Ex-Blackhawks goalie Corey Crawford announces retirement, won’t play for Devils after all
Crawford ends his 15-year career having never played for a team other than the Blackhawks.
Corey Crawford will never play for a team other than the Blackhawks after all.
The legendary goaltender announced his retirement from the NHL on Saturday, three months after signing with the Devils and one day after the Devils disclosed Crawford had taken a personal leave.
Crawford, 36, finishes his career with 488 regular-season and 96 postseason appearances and two Stanley Cup titles.
His .918 career save percentage ranks 14th in NHL history, and in 2013 and 2015, he won the William Jennings Trophy, which goes to the goalie for the team with the fewest goals against.
“I have been fortunate to have had a long career playing professional hockey for a living,” Crawford said in a statement. “I wanted to continue my career but believe I’ve given all I can to the game of hockey, and I have decided that it is time to retire.
“I would like to thank the New Jersey Devils organization for understanding and supporting my decision. I would like to thank the Chicago Blackhawks organization for giving me the chance to live my childhood dream. I am proud to have been part of winning two Stanley Cups in Chicago. Thank you to all of my teammates and coaches throughout the years. Also, thank you to the fans who make this great game what it is. I am happy and excited to move on to the next chapter of my life with my family.”
The Hawks’ decision not to re-sign Crawford in October hit him hard emotionally, but he nonetheless signed a two-year deal with the Devils, planning to continue his career.
But after reporting to training camp in New Jersey late last week, Crawford missed five consecutive practices before his leave was announced.
The Hawks’ organization and Wirtz family issued a statement congratulating Crawford on a “Hall of Fame-worthy playing career — one we celebrate with him today as a member of the Blackhawks family forevermore.”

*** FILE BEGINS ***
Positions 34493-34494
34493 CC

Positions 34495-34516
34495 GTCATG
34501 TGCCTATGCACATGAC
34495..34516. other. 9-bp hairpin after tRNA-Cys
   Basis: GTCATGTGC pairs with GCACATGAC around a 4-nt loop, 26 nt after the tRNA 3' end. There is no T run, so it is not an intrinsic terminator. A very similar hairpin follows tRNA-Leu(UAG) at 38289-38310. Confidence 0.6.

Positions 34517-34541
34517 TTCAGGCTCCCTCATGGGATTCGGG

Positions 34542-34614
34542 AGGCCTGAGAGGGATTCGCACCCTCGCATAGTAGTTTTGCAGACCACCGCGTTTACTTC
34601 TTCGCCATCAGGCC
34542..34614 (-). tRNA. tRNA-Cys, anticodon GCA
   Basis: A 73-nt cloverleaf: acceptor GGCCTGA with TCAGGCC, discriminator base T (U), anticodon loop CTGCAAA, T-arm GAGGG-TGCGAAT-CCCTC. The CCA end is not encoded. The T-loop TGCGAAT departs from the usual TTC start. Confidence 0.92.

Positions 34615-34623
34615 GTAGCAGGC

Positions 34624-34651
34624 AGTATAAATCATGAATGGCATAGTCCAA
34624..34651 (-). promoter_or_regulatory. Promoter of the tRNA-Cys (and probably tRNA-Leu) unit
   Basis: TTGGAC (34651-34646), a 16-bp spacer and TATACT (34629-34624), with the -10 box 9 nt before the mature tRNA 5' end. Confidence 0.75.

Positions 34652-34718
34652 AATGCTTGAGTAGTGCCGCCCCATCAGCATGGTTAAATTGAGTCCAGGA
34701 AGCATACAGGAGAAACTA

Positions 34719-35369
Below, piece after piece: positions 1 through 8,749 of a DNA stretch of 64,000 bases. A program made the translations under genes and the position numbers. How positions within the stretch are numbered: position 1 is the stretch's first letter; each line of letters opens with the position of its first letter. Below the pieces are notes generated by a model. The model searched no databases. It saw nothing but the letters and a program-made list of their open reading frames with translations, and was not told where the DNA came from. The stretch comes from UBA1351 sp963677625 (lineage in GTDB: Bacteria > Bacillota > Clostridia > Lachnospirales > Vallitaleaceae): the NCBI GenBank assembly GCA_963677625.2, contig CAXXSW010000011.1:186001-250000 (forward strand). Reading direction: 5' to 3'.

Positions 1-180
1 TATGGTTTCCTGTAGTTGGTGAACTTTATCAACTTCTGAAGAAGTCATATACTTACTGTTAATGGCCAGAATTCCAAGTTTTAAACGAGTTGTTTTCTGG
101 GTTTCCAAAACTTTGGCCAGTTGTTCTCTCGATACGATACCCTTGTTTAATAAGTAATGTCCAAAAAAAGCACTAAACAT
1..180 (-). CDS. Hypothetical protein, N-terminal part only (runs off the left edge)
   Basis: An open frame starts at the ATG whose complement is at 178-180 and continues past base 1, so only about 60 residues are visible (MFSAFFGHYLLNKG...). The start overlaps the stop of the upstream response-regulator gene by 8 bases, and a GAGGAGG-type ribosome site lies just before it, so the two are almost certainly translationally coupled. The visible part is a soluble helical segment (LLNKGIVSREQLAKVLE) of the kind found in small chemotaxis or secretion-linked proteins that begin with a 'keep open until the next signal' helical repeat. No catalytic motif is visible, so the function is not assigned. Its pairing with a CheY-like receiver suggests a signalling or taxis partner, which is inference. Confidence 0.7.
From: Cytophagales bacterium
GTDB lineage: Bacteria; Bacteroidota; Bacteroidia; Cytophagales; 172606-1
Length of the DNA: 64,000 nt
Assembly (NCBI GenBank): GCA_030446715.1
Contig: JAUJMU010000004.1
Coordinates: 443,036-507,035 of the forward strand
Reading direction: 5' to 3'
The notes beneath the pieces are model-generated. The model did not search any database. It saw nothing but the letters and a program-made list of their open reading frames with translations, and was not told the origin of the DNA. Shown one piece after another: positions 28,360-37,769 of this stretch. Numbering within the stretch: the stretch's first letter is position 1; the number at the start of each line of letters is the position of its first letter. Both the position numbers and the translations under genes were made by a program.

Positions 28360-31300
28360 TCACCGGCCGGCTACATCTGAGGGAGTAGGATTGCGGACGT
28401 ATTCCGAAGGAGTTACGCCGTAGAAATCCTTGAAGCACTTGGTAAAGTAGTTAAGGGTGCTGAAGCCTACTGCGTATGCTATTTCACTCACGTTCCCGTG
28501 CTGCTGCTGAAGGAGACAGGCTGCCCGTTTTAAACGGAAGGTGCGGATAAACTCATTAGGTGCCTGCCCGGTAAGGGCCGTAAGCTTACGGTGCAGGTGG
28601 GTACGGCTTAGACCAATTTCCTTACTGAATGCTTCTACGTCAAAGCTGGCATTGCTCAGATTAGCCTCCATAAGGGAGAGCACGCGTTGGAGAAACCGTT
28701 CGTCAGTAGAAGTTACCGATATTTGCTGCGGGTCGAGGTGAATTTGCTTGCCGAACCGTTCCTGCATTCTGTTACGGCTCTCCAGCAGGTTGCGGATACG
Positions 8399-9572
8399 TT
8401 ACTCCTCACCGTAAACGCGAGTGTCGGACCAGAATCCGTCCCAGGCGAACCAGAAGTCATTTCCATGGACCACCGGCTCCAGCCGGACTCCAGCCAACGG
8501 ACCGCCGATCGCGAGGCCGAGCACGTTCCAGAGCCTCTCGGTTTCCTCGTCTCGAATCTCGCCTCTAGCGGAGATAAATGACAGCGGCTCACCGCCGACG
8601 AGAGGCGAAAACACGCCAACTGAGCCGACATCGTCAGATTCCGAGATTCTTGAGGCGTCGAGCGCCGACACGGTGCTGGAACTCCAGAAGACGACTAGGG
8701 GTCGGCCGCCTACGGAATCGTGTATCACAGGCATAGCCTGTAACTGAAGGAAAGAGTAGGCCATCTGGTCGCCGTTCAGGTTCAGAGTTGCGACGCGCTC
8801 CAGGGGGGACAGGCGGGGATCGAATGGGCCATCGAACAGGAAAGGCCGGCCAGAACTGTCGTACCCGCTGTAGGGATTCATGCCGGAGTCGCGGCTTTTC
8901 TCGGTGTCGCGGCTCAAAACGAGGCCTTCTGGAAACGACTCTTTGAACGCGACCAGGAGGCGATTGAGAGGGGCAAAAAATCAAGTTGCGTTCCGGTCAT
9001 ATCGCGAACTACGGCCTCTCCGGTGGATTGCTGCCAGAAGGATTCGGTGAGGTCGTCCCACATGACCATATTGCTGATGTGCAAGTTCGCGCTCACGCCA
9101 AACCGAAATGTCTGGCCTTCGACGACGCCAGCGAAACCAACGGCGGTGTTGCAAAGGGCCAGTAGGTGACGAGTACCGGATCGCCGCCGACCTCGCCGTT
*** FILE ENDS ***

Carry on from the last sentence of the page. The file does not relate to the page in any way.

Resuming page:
Longtime teammates Patrick Kane and Duncan Keith also reflected Saturday on Crawford’s tenure with the Hawks.
“If he got hit in the wrong place in practice or hit in the head or shots up high, he seemed to always be pissed off for a little bit, and then you could see him smiling through his mask,” Kane said. “[It was the] same thing off the ice. He always seemed to be in a good mood, always seemed to be a guy you could joke around with and make fun of, and [he’d give it] back to you. We all loved him as a guy, we all appreciated him and his sense of humor.”
Kane said he planned to talk to Crawford more in the coming days but didn’t want to speak for him as far as his reasoning to retire.
“Sometimes there are bigger things than hockey,” Kane said. “I wish him all the best in the future.”
Crawford was a rock for the Hawks as recently as the 2020 playoffs, which included two of his all-time best postseason performances in Game 4 against the Oilers (43 saves) and Game 4 against the Golden Knights (48 saves).
He battled through numerous concussions to make it this far in his career. Several times, it looked like his symptoms might force a premature retirement.
Ultimately, Crawford went out healthy and on his own terms.
“You play with a guy long enough, you get to know his friends and family,” Keith said. “One thing my friends and family have always said about Corey is that they always thought he was the nicest guy that they would talk to, whether we were just at a restaurant or somewhere outside of the rink. [He would] spend time talking to them; a very down-to-earth guy. That says a lot about ‘Crow’ as a person.”